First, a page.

Defanged California game bill becomes law

Governor Arnold Schwarzenegger signs once-draconian Assembly Bill 1793 into law.


After 10 months in committee and dozens of revisions, the game-regulating California Assembly Bill 1793 has finally become law. Sponsored by Assemblyman Leland Yee (D-San Francisco), the bill, in its original form, would have classified M-rated games under Section 313 of the California criminal statutes as "harmful matter to children."

Under its auspices, anyone caught selling M-rated games to minors could have been punished with a $2,000 fine and received a year in jail. It would have also required game retailers to separate M-rated games and display them where minors could not see them, much like the adult film section of video rental stores.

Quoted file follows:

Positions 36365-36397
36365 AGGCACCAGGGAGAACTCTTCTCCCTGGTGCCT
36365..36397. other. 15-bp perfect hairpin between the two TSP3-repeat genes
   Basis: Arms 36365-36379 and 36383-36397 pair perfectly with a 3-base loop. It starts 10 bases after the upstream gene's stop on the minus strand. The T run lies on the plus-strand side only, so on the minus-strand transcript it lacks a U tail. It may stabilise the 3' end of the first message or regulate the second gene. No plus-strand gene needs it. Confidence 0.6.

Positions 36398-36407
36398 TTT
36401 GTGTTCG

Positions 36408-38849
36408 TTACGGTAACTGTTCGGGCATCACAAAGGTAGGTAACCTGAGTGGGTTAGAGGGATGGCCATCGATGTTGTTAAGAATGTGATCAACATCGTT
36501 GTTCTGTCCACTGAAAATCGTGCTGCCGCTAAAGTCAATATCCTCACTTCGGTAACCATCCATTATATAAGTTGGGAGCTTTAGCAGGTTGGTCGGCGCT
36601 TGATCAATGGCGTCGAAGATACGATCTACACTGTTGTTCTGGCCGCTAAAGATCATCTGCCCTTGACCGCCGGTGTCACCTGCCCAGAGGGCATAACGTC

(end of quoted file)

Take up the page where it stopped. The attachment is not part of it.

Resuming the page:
However, the bill signed by Governor Arnold Schwarzenegger--who is himself the star of several games, including the recent Terminator 3: Redemption--this afternoon, bears little resemblance to Yee's original. Under the new law, "video game retailers will be required to post signs spelling out the availability of a video game rating system and brochures explaining the system." Pressure from various groups--including the game industry--led to numerous revisions of the bill, which led to the removal of much of its regulatory teeth.

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